As more and more actors and television personalities speak out against sexual harassment in the workplace, we’re asking why it’s often so hard for women to come forward and get justice.
“Sexual harassment isn’t about sex," said attorney Benjamin Stark. "It’s about power, and those in power use it to not only abuse their victims but force them into silence.”
Staying silent is what countless women do when faced with sexual harassment in the workplace.
It’s a tough conversation to have, and most people don’t want to talk about it.
“I think a lot of people are scared to report things. I was in situations before where I felt like I was bullied and I was afraid to report to anybody,” said Meike Mason.
On top of the fear of retaliation and embarrassment, attorney’s at Atlanta employment law firm Barrett and Farahany, say often the legal system doesn’t make coming forward any easier.
“The law says that what counts as actual sexual harassment has to be so severe or pervasive it has to alter the conditions of employment,” said Stark.
A study by the firm shows 93 percent of discrimination cases in the northern district of Georgia in 2011 and 2012 were dismissed. This includes sexual harassment claims, which are also called hostile work environment claims.
Often times a judge thinks a case is just too one-sided.
Stark said “the numbers are shocking. The problem is judges are dismissing too many, almost all, cases based on their understanding of what a reasonable person would find severe or pervasive.”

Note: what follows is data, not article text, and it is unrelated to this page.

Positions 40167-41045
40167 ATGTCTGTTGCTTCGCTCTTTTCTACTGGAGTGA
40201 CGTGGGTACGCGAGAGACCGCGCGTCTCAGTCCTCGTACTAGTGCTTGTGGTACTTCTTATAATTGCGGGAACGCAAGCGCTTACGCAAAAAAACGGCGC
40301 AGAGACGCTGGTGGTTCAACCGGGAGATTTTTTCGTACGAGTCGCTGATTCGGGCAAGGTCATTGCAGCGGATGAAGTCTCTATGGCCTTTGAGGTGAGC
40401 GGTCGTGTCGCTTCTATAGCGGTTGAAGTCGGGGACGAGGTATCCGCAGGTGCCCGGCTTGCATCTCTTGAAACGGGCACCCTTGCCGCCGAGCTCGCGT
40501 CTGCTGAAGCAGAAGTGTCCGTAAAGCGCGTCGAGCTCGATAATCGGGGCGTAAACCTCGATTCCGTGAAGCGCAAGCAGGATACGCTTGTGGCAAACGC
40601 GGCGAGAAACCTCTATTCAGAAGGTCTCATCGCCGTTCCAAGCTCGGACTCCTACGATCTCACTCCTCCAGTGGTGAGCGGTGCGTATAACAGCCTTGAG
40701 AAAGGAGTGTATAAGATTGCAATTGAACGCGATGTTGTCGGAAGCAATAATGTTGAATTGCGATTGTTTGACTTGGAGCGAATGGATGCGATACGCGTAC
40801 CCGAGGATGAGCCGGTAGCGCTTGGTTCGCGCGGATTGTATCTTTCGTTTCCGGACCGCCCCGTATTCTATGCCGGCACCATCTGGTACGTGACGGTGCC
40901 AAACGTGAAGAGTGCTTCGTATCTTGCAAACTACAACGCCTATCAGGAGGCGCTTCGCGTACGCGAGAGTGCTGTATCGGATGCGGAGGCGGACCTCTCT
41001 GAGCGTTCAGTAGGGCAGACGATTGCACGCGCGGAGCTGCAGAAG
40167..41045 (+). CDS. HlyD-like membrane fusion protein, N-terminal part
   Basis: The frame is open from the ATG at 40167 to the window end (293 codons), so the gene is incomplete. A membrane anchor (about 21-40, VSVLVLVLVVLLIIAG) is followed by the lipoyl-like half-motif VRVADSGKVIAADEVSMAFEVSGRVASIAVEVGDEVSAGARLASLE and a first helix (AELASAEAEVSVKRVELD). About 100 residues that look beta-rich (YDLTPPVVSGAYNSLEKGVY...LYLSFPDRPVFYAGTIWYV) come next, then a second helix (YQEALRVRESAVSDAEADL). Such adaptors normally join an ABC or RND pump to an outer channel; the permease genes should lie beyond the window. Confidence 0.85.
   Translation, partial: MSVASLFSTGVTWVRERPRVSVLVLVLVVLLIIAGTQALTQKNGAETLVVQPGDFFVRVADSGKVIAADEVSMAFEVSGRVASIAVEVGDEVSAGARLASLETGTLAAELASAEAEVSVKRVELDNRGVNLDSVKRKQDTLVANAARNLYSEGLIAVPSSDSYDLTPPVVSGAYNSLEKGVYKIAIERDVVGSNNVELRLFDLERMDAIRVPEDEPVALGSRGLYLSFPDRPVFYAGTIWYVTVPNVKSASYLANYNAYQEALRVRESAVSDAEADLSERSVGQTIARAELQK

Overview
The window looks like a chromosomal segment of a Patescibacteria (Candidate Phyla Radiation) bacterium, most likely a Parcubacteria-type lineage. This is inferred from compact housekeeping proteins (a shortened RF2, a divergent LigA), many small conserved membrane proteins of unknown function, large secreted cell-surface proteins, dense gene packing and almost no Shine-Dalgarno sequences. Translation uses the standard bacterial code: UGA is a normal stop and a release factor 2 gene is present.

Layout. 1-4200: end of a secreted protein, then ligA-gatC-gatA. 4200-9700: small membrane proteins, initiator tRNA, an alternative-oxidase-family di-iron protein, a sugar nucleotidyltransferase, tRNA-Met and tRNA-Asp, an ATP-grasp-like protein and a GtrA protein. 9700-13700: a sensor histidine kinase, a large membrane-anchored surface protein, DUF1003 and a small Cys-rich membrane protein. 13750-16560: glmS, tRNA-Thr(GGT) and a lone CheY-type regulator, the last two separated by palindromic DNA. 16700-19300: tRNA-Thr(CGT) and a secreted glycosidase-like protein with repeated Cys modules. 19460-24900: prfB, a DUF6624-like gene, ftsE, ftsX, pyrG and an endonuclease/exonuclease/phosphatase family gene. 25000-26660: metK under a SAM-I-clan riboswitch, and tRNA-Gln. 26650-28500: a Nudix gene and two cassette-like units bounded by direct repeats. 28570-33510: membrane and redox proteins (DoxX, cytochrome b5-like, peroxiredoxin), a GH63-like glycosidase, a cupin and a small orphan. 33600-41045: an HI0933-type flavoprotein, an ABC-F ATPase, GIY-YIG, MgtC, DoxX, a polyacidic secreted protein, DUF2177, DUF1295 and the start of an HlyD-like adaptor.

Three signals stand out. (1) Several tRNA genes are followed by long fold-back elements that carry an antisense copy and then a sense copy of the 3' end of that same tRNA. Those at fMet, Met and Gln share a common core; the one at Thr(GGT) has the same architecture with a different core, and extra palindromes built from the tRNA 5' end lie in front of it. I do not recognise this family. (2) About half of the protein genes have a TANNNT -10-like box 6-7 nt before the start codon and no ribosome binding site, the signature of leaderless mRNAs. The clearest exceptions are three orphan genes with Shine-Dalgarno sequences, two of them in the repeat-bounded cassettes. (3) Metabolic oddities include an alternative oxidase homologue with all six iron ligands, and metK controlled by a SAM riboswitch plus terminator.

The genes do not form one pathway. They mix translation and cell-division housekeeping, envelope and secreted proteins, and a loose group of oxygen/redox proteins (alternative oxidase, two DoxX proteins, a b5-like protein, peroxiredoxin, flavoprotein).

Stark, who used to work for the United States Department of Labor, says the numbers from Barrett and Farahany’s study are discouraging.
He sees better results when there are multiple victims willing to support each other like we’re seeing with alleged victims of Bill O’Reilly and Harvey Weinstein.
“When people band together and realize they’re not alone, it’s a lot more likely they’ll be able to get justice.”
“Once one or two people say me too or it happened to me it makes other people a little bit more bold. And they’ll say well it happened to me, I was just too embarrassed to say it until XYZ.”
And sometimes an abuser or even a company will settle with a victim, giving them money for what happened to them.
When that happens the victim is often no longer allowed to speak about the harassment. Some are arguing that doesn’t help the problem.
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